I’ve always been an avid reader. As a child, I spent hours in the Fairfield public library. Beginning with the card catalog, remember those? The dusty scent of the years-old softened paper index cards held in place with a single hole punch in the bottom center of the card. Proudly applying my Dewey decimal training, I’d track down the aisle of books storing a topic of interest and follow my way from one book to the next, winding up with an untenable pile by my side when my mother finally found me sitting on the cold marble floor reading a find. “Pick three,” she’d say. An impossible task that I’d nonetheless accomplish each time.
I never thought I’d find joy in reading for pleasure again after a decade of training then working in academia. Or writing again, for that matter. A true personal loss, both thankfully only temporary. I never thought I’d want to study again after the past six months preparing for the licensure exam. I’m so grateful that after only a week off, those scholarly urges re-emerged.
So much has been happening in meditation practice the past five weeks. An important first step has been articulating the experiences first-hand. Now, I’m curious what the teachings have to say about it. Coincidentally, the teachings are the second refuge.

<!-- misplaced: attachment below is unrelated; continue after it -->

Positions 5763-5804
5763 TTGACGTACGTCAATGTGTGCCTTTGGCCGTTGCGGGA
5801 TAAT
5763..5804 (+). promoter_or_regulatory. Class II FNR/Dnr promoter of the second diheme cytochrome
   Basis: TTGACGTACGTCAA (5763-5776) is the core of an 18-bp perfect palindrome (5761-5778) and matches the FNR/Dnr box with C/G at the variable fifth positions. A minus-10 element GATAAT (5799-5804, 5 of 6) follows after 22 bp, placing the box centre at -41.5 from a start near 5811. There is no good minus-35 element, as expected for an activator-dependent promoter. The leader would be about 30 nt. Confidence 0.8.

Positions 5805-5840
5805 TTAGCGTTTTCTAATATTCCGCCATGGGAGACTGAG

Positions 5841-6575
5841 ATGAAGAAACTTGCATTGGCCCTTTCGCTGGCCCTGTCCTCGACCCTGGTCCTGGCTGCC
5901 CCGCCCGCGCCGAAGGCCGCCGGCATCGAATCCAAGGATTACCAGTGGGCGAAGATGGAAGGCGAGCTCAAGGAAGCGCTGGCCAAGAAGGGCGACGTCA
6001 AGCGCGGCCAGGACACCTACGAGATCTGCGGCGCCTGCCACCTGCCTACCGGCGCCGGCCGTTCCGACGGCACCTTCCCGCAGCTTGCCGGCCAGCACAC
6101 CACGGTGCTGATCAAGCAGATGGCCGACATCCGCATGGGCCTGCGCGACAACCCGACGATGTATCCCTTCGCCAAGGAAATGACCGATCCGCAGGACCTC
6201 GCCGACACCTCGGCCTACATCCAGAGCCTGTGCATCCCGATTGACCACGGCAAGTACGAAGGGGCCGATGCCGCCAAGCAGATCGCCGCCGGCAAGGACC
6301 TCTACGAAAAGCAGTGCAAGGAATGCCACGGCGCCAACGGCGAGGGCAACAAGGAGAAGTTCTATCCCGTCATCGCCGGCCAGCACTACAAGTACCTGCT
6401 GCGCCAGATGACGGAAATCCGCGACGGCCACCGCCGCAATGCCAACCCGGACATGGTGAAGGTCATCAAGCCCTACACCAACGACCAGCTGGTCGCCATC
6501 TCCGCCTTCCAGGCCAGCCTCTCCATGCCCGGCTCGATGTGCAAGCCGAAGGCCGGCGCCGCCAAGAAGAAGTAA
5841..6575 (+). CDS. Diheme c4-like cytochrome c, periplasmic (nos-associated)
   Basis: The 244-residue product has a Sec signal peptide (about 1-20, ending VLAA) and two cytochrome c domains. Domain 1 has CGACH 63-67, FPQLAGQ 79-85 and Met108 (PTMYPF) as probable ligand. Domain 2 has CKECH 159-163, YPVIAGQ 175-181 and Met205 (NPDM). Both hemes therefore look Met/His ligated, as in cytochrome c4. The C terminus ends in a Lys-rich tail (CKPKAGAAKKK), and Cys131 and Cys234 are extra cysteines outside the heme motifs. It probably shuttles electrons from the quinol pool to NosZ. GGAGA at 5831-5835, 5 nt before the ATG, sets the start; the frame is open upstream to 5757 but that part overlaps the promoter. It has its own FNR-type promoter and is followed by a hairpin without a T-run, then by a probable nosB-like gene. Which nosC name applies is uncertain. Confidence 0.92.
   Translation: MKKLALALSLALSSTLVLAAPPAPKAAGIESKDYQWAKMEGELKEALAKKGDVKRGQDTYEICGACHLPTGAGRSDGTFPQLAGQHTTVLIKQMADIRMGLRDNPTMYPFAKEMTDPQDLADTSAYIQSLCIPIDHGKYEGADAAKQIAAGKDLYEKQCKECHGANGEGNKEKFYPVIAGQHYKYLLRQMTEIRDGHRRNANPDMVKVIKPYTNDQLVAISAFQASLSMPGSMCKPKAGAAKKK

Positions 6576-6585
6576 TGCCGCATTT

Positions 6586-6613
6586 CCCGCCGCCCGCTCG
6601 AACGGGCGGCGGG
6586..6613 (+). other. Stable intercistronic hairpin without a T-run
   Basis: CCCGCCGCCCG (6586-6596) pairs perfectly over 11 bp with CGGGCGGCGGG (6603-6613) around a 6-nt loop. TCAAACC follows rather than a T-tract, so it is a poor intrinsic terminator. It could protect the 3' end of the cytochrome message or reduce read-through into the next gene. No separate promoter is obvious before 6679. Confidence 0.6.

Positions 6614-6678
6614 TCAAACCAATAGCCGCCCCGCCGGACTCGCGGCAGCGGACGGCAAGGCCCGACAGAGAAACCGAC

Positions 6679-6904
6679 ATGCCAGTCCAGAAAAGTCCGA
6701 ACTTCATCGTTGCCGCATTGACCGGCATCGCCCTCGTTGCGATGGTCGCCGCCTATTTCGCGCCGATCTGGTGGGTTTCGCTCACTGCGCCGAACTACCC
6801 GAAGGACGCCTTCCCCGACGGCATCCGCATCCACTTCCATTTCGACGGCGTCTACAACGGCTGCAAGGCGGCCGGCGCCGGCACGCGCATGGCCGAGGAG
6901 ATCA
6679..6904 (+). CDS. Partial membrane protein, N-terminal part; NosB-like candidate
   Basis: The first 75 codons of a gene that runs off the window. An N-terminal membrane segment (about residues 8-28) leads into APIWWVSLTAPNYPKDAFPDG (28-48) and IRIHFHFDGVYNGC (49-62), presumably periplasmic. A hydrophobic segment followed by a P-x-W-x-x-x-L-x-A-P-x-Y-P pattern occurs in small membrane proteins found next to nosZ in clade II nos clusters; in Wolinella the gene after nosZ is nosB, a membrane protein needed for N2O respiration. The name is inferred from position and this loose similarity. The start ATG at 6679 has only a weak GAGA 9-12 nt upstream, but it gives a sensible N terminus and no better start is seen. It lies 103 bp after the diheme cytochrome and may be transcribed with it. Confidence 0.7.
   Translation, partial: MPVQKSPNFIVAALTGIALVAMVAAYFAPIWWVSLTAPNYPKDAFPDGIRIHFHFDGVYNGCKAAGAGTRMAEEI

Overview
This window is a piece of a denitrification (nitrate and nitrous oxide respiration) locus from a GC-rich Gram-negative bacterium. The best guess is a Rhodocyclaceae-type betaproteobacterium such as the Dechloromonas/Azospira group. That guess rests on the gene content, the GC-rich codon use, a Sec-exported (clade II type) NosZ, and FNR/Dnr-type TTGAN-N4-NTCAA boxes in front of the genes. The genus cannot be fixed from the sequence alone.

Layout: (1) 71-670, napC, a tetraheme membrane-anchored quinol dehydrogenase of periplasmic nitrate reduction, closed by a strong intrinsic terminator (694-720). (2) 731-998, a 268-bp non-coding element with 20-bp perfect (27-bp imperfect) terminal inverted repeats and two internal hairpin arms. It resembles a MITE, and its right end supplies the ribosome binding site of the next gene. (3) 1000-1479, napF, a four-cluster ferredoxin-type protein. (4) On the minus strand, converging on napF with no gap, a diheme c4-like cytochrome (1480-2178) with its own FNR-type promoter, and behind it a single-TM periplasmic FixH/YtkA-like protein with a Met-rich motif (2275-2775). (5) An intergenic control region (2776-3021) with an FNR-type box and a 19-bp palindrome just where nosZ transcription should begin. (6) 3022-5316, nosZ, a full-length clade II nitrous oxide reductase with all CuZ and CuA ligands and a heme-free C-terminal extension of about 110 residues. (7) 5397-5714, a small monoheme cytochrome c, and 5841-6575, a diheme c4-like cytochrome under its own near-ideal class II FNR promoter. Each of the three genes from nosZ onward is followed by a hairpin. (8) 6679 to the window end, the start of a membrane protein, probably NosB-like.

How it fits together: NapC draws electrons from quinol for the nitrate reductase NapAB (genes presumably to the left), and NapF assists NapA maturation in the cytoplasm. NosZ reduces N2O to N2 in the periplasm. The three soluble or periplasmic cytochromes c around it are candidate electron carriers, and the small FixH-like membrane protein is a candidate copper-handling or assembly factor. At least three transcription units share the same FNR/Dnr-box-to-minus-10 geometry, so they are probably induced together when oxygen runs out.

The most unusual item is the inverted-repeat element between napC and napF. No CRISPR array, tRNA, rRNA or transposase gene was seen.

There is so much in the teachings; these initial explorations are necessarily cursory. For now, I seek labels and constructs. Over the years, their depths will unfold.
Last week, I looked into dukkha. This week, I’ve had repeated experiences with the first of three jewels or refuges: “I take refuge in the Buddha.” Many of the contemplations I’ve read on this refuge explain that it means to align with one’s own capacity to awaken. The awakening experiences people have described seem similar to the glimpses of timelessness and open space emerging in recent meditations.
Over the weeks, this meditation process is taking the form of an infinity loop: the practice teaches firsthand, sending me to the teachings for deeper understanding, sending me back to the practice, anon. Being a writer has a similar quality: writing what wants to be written, then reading and conversing to fill the well and gain some perspective, then writing and revising, then back to reading and conversing. Being a therapist has this quality as well: the more I work on myself, the more space I can provide clients, the more I find to clear from myself, the more space I can offer clients.
A gratifying life’s worth of work.